On the surface The Lego Movie seems like it is just an entertaining, children’s film, but underneath it’s colorful surface there are deeper concepts at play. Although the main lesson of the movie is simple in order for kid’s to understand and learn from it, it has underlying messages and ideologies about societies and how they work.
The main message The Lego Movie gives to its audience is to be original and not always go by the books. This is a great message to be sending people and I really found it to be touching, but there definitely is more serious ideas about society that are represented in this film. From our class textbook by John Storey, he supports the concept of hegemony, which is very strongly symbolized in The Lego Movie.
Even though it is not a main concept that is obvious on the surface it is extremely apparent once you are educated on the topic. It is a theory created by Antonio Gramsci to explain the lack of retaliation against the capitalist government. Hegemony, as defined by Gramsci, is “a condition in process in which a dominant class (in alliance with other classes or class functions) does not merely rule a society but leads it through the exercise of ‘intellectual and moral leadership’(75)” (Storey, 83). In other words it is when a higher class leads and persuades a lower class through ideas and negotiation. Another quote that nicely explains this concept is, “Hegemony involves a specific kind of consensus: a social group seeks to present its own particular interests as the general interests of the society as a whole” (Storey, 83). It doesn’t necessarily mean the dominant social class just straight rules over the subordinate class, but through implementing ideas and negotiating with them in order to achieve their goal.
In The Lego Movie hegemony is very clearly represented through President Business and how he runs the city. As we see in the beginning of the film, Emmet and all other citizens follow the specific instructions on how to live their lives exactly how president business wants them to, without them knowing that they are doing it. Through Emmet we see how much he enjoys following the rules and likes his life being that structured and unoriginal, but we later see that is structured through President Business. He has trained all of the citizens through the “Where’s my pants?” television show and the song “Everything is Awesome”, which they don’t realize what it is doing, but because the President is doing it to make them do what he wants, it is considered hegemony. Through these media tactics, he implemented the ideas in all of the people’s minds that that was the best way of living.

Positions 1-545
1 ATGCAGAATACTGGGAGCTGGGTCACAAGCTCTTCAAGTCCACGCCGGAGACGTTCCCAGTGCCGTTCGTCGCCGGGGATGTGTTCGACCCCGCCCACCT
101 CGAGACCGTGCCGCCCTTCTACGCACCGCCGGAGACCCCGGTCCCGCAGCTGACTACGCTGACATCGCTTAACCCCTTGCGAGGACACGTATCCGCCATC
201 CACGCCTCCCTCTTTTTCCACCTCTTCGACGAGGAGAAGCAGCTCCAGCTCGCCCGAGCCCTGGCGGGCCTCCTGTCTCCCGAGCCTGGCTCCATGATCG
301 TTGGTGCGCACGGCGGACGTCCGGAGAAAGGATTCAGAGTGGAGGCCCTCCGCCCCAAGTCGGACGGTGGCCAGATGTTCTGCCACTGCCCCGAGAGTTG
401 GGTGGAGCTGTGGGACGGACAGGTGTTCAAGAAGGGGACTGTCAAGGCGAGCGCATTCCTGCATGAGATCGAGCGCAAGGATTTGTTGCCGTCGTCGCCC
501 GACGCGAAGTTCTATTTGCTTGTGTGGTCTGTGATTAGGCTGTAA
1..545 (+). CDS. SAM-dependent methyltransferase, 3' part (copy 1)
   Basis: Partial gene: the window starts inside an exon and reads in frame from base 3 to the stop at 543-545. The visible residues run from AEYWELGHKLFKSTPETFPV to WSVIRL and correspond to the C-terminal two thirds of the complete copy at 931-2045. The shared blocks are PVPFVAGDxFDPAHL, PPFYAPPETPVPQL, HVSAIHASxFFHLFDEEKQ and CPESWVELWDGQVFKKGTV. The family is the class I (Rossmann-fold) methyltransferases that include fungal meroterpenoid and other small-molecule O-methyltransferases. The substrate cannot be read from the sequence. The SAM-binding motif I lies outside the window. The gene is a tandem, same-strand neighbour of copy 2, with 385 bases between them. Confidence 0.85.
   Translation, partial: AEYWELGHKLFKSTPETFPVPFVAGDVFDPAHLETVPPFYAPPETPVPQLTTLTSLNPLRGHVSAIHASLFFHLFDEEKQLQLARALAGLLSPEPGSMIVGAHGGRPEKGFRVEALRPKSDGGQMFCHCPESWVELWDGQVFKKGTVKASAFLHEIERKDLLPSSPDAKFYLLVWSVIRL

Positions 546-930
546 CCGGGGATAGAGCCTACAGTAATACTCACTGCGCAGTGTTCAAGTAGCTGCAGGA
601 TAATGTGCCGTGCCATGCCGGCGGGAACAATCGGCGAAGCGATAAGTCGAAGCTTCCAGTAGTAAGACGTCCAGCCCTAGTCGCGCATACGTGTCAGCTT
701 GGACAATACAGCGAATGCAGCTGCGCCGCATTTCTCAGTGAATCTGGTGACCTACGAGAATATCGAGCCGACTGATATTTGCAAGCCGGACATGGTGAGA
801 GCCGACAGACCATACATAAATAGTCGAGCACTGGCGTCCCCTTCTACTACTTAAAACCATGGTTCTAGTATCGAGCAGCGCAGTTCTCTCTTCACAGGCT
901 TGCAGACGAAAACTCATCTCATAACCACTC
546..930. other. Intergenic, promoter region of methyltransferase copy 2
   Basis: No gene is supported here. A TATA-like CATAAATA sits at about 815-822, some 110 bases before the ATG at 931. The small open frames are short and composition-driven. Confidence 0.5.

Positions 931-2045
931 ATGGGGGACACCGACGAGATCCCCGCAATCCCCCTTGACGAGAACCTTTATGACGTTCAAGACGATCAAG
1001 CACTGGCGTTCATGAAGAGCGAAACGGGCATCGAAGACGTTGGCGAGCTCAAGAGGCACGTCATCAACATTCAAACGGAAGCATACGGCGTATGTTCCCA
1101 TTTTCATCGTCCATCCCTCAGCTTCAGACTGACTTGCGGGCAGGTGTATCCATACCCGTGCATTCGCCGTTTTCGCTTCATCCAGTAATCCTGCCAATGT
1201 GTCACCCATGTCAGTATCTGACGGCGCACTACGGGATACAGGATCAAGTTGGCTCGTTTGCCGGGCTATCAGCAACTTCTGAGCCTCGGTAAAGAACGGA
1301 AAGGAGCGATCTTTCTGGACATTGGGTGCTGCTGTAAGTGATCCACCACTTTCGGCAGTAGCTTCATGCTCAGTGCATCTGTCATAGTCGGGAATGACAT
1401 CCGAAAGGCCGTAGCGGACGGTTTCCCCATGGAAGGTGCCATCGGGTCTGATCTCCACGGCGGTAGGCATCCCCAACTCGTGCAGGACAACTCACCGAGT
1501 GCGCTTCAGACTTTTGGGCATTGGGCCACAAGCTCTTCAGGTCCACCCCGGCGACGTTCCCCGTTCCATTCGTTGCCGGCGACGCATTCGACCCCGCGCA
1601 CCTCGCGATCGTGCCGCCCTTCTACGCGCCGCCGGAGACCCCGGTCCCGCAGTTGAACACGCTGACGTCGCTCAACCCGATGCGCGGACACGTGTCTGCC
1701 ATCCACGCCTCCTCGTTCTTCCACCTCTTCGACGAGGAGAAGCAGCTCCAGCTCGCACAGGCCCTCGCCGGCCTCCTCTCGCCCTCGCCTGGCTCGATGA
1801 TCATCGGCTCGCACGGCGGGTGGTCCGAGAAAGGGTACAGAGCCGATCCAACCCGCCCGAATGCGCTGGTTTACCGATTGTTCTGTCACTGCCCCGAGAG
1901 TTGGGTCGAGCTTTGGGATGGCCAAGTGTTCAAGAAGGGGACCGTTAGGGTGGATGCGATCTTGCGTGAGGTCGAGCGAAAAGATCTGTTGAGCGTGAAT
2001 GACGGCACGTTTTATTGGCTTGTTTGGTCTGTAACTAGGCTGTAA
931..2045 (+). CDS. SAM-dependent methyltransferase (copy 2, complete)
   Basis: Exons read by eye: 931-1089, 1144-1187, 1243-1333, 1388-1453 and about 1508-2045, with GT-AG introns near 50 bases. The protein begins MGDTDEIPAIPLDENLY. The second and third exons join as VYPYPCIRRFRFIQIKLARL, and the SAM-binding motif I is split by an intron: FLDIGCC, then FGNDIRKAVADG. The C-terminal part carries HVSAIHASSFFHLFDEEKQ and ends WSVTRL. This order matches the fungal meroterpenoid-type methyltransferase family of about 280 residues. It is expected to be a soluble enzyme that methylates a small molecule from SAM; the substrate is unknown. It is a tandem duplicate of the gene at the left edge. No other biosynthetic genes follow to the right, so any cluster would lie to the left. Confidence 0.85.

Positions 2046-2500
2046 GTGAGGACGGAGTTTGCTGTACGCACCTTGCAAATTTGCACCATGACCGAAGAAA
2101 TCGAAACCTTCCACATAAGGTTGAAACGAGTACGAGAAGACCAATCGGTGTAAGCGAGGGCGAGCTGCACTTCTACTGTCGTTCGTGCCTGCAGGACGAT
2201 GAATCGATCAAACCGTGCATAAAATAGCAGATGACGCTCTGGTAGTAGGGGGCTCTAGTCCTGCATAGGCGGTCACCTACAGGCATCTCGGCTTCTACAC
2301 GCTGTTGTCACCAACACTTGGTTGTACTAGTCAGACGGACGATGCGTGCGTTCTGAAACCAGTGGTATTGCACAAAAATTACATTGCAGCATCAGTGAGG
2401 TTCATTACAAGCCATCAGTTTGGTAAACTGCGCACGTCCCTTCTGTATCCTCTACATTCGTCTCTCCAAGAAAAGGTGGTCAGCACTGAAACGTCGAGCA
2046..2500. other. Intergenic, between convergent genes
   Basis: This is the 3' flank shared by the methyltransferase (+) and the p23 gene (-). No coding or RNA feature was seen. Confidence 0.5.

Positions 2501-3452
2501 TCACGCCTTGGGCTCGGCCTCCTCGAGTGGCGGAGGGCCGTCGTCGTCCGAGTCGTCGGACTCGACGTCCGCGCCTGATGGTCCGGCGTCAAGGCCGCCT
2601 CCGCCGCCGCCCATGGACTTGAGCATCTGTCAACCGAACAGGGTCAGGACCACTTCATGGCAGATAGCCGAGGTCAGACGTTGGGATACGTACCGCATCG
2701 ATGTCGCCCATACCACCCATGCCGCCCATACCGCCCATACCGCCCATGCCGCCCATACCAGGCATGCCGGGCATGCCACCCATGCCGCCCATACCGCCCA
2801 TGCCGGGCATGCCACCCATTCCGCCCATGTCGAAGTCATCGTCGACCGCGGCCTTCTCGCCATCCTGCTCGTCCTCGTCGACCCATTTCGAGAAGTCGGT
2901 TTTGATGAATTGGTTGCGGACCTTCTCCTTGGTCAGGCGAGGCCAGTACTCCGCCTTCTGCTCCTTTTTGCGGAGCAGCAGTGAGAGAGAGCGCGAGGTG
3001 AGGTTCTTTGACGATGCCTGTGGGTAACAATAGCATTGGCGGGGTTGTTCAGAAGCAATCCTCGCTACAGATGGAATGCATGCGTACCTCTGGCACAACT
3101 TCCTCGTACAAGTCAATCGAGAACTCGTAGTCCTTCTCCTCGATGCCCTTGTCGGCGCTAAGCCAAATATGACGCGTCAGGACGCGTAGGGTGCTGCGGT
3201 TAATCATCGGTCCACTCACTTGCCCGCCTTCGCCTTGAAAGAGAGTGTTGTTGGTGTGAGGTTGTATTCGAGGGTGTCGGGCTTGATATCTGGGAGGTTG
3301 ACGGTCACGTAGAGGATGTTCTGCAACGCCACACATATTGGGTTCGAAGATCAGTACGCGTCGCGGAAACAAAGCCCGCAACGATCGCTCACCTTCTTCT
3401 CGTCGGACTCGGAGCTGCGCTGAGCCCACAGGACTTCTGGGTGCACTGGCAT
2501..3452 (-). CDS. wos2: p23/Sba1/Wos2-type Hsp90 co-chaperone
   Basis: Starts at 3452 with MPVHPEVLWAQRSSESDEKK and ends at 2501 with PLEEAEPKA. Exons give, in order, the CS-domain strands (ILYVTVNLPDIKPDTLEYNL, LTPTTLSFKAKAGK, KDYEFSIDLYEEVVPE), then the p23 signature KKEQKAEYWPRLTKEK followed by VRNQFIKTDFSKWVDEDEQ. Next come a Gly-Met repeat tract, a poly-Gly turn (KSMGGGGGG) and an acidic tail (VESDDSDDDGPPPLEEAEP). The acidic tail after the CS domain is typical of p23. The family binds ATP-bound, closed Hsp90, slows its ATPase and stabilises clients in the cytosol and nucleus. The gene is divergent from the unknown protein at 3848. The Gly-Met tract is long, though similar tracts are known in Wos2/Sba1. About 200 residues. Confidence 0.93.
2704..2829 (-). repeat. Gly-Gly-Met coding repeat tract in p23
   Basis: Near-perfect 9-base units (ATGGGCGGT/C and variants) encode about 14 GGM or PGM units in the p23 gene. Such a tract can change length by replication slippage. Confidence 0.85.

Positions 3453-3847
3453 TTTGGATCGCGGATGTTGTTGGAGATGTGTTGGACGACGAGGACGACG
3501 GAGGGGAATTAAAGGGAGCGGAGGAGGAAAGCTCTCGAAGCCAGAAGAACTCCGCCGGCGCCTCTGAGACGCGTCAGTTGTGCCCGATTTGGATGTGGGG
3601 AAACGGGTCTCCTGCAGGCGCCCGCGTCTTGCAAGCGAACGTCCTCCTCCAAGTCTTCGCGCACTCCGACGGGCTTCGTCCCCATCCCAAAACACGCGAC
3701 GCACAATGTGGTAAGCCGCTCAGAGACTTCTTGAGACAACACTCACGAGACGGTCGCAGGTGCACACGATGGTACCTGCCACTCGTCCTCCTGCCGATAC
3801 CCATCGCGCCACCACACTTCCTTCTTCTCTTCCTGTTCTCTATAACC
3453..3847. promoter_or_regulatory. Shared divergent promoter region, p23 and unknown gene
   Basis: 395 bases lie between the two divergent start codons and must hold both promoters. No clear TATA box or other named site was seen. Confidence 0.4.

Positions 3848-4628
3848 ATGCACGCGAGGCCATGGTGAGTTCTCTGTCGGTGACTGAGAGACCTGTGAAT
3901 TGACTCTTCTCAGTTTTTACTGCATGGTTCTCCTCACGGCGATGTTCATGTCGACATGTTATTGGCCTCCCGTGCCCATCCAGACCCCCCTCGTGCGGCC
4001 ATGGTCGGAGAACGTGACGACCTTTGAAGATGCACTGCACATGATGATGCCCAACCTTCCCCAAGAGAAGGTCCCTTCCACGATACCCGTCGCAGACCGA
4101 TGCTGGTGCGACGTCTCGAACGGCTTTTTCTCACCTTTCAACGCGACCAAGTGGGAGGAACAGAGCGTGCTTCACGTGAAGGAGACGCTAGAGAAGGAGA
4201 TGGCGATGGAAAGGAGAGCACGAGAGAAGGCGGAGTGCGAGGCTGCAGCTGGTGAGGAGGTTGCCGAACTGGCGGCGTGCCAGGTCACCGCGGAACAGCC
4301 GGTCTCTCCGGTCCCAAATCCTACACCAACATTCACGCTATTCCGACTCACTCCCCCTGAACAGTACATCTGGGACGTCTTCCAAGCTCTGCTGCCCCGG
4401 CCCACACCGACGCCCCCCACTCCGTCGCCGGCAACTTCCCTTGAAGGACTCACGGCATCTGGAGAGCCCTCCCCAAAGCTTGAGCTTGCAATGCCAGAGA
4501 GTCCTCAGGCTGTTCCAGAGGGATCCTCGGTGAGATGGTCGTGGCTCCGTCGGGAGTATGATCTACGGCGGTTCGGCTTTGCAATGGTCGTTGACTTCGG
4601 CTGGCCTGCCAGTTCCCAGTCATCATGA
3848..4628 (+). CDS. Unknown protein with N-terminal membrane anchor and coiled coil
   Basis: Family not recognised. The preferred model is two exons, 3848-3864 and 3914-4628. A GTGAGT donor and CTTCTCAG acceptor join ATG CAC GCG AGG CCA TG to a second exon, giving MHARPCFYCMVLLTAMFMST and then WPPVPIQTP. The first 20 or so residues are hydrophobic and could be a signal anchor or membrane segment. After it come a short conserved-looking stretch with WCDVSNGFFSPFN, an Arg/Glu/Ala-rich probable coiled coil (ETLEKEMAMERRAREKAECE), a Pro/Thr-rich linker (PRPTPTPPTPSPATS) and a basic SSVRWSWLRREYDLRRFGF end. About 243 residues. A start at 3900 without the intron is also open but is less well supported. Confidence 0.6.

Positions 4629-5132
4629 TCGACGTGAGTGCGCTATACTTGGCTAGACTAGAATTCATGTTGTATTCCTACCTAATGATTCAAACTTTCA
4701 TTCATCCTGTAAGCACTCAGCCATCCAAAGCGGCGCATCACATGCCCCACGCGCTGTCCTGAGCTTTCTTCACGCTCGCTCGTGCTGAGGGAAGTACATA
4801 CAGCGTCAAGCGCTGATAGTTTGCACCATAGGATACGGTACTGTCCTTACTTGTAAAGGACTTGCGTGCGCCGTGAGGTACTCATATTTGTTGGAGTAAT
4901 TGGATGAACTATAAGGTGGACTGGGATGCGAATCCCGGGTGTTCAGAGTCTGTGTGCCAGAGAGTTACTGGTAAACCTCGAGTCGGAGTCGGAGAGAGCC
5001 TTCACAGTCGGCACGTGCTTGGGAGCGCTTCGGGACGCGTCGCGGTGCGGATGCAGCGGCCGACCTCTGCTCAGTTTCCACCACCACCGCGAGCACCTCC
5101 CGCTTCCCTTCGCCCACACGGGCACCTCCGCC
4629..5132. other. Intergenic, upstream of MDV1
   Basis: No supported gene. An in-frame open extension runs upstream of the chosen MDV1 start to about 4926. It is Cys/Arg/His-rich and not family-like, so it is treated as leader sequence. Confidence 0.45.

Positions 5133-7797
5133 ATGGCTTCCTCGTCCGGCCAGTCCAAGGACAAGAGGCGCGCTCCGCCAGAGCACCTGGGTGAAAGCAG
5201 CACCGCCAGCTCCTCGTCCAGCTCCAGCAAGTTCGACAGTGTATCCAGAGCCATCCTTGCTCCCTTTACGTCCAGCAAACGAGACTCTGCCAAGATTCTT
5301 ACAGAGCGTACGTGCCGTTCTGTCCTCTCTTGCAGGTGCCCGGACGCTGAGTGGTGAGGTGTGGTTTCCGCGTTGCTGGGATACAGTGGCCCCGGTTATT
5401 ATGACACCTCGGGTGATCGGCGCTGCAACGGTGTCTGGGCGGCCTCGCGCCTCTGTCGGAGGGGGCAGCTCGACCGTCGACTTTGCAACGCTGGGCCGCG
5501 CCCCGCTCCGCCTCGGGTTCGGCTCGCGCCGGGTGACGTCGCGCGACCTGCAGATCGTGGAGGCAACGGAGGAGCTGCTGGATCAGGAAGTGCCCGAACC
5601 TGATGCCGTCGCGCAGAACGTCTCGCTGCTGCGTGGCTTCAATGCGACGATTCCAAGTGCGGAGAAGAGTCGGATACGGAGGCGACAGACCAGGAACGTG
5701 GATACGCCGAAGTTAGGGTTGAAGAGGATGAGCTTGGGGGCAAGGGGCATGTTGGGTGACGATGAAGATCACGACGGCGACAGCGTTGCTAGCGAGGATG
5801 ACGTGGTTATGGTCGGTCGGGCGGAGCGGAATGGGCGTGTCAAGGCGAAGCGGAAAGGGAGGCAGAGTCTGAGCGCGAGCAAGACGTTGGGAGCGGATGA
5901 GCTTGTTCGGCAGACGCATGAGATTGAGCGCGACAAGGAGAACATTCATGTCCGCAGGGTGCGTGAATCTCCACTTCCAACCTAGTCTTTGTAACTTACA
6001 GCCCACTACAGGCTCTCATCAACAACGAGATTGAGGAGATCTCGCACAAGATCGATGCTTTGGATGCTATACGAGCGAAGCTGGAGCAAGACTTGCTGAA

The usages of the TV show “Where’s My Pants?” and the song “Everything is Awesome” is where the hegemony was produced in this film. The media spreads the ideas and values to a whole society the fastest. Also, the media is so popularized that, as we see in The Lego Movie, it is easily persuasive because people just follow one another. That is how popular culture becomes popular and widespread, and why it is easy to manipulate a whole society with media.
When the higher social group has all the power they can easily persuade the minds of the lower class into believing anything. The main problem I have with this concept is the fact that the higher social class can use this technique to exploit and oppress the lower class and are basically being manipulated into believing it is their own doing, when instead it is what is best for the higher class. It puts a pause on originality and one class’s free will. But as Storey and Bennett both explain, it is not always just hard power over the subordinate class, but instead it is a negotiation. Storey says the process is “marked by both ‘resistance’ and ‘incorporation’”(Storey 84-85). In his article, Popular Culture and the ‘turn to Gramsci’, Tony Bennett writes, “To the contrary, to the degree that it is implicated in the struggle for hegemony is fought for, won, lost, resisted- the field of popular culture is structured by the attempt of the ruling class to win hegemony and by the forms of opposition to this endeavor”(Bennett 96). He states that the ruling class does not always win and there is usually some opposition. Unfortunately, we do not necessarily see a negotiation between the citizens and President Business in the beginning of the movie that explains the hegemony because the story needed to be simplified for children, but in a real world society the citizens may not be as subordinate as the ones in the film, and resist a bit more. Finally, in the end of the film we see the retaliation of the people, which leads them to a negotiation with President Business. By the end they have created a peaceful middle ground that includes originality and fun for everyone in the city.
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Storey, J. (2012). Cultural theory and popular culture: An introduction (7th ed.). Harlow (England): Pearson.
Bennett, T. (n.d.). Popular Culture and the ‘turn to Gramsci’ In (pp. 93-99).
Boston’s Gazette. (2014, February 13). Retrieved October 3, 2016, from https://bostongazette.wordpress.com/2014/02/13/lego-movie-everything-is-awesome-lyrics-a-critique-of-obama-administration/